Astronomy and Space

Planets and Moons

Why do lunar eclipses happen?

A lunar eclipse occurs only during a full moon when the moon is on one side of Earth, the sun is on the opposite side, and all three bodies are aligned in the same plane. In this alignment Earth blocks the sun’s rays to cast a shadow on the moon. In a total lunar eclipse the moon seems to disappear from the sky when the whole moon passes through the umbra, or total shadow, created by Earth. A total lunar eclipse may last up to one hour and 40 minutes. If only part of the moon enters the umbra, a partial eclipse occurs. A penumbral eclipse takes place if all or part of the moon passes through the penumbra (partial shadow or “shade”) without touching the umbra. It is difficult to detect this type of eclipse from Earth. From the moon one could see that Earth blocked only part of the sun.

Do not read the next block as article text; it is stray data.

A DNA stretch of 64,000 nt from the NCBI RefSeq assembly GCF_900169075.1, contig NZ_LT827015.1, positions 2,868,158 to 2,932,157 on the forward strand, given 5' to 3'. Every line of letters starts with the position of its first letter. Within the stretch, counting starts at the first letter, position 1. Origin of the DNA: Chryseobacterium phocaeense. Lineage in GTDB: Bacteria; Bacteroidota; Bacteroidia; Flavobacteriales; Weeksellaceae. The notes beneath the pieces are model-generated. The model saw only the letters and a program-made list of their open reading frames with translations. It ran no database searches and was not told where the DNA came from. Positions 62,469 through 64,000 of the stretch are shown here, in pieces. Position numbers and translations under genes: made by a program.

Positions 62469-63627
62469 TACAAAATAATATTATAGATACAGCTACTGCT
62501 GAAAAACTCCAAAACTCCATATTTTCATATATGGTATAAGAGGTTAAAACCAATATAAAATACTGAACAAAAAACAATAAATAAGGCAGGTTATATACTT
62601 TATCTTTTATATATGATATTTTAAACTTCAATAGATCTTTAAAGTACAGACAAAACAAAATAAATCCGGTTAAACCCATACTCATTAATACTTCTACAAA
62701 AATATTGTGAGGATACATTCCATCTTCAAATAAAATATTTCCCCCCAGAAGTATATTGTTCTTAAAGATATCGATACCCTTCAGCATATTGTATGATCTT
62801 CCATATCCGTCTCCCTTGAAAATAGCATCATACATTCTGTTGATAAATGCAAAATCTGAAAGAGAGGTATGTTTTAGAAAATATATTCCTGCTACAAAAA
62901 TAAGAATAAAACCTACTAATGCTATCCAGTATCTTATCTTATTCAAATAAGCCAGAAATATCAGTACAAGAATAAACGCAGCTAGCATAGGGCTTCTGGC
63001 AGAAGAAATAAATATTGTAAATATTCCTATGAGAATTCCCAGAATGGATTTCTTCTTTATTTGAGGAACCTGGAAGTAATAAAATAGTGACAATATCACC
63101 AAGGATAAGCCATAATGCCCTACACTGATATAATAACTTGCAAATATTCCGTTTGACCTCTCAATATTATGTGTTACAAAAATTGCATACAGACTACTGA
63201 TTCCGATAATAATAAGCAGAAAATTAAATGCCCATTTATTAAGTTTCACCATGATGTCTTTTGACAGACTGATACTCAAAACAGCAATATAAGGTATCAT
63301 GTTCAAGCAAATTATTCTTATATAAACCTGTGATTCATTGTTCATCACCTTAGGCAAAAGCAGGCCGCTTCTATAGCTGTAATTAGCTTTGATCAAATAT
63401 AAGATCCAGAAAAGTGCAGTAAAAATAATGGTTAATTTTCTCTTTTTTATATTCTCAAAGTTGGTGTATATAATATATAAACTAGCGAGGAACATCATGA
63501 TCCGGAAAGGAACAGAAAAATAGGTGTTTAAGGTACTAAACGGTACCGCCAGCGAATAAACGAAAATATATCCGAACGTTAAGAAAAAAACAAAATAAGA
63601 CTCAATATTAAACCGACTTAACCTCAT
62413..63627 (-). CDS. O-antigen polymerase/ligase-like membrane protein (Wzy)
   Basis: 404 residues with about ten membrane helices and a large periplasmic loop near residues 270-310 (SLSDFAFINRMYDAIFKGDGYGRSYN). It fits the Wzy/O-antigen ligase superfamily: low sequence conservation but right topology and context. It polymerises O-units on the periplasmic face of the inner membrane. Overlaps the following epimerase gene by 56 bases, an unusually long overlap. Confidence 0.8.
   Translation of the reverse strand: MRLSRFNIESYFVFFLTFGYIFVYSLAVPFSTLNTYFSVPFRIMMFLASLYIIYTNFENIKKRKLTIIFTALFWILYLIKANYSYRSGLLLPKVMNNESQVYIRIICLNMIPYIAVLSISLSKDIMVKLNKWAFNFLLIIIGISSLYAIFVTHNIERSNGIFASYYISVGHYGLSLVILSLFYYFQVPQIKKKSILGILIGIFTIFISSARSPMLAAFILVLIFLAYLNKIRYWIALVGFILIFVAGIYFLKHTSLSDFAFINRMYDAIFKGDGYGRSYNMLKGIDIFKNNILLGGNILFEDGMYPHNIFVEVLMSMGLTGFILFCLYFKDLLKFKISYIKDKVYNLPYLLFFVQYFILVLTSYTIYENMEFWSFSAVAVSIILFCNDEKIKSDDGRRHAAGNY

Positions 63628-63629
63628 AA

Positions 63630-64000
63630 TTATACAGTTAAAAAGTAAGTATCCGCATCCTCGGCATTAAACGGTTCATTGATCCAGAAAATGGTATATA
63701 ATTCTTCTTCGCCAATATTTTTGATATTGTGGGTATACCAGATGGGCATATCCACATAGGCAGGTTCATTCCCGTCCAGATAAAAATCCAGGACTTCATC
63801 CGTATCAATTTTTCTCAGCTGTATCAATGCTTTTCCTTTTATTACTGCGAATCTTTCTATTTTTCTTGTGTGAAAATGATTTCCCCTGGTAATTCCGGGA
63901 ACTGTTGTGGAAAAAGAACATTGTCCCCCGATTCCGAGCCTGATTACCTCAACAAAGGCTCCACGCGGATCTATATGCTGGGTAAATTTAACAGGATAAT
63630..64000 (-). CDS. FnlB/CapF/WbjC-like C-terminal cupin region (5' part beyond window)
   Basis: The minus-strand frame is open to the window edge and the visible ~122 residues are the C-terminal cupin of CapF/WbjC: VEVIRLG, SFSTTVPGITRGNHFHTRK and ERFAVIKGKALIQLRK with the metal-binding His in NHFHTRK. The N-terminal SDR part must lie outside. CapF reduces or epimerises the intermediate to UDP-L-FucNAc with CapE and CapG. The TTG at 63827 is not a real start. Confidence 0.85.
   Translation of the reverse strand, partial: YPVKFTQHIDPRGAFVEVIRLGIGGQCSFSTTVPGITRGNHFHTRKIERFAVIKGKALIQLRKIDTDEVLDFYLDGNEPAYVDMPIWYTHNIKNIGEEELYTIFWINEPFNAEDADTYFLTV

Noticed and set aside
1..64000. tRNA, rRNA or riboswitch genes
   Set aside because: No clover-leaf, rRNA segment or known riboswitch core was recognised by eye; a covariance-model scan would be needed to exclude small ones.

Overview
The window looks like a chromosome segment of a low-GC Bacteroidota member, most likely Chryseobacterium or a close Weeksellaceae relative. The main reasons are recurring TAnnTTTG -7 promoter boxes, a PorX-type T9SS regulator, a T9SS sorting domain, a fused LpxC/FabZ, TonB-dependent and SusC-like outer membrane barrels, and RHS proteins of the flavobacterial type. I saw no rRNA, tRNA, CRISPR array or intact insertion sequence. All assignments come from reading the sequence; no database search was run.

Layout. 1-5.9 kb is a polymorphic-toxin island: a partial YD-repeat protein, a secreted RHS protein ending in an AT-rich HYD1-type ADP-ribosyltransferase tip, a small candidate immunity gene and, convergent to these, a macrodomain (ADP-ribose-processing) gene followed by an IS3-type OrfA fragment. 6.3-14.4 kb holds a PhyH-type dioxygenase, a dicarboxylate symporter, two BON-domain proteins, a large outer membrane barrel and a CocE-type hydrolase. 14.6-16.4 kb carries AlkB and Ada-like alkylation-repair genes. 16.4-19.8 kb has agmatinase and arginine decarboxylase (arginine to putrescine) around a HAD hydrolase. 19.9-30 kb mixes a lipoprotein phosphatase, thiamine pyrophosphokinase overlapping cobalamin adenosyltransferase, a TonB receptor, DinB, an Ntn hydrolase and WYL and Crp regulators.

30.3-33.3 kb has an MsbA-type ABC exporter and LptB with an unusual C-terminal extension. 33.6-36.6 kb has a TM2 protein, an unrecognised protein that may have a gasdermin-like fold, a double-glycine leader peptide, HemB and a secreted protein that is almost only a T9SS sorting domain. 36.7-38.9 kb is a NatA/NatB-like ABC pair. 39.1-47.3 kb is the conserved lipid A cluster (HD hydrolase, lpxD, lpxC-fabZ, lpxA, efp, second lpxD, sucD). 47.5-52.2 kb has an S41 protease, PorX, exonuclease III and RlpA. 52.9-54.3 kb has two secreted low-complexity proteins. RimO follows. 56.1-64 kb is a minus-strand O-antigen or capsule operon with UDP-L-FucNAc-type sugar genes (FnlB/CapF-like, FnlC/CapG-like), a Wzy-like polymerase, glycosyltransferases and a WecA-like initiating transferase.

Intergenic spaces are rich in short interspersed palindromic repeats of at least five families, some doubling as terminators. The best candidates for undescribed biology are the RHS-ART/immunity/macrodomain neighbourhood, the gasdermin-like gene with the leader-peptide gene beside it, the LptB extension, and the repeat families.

When and where will the next ten total lunar eclipses occur?

June 15, 2011 South America, Europe, Africa, Asia, Australia
December 10, 2011 Europe, East Africa, Asia, Australia, Pacific, North America
April 15, 2014 Australia, Pacific, Americas
October 8, 2014 Asia, Australia, Pacific, Americas
April 4, 2015 Asia, Australia, Pacific, Americas
September 28, 2015 East Pacific, Americas, Europe, Africa, West Asia
January 31, 2018 Europe, Africa, Asia, Australia
July 27, 2018 Asia, Australia, Pacific, western North America
January 21, 2019 South America, Europe, Africa, Asia, Australia
May 26, 2021 Asia, Australia, Pacific, Americas


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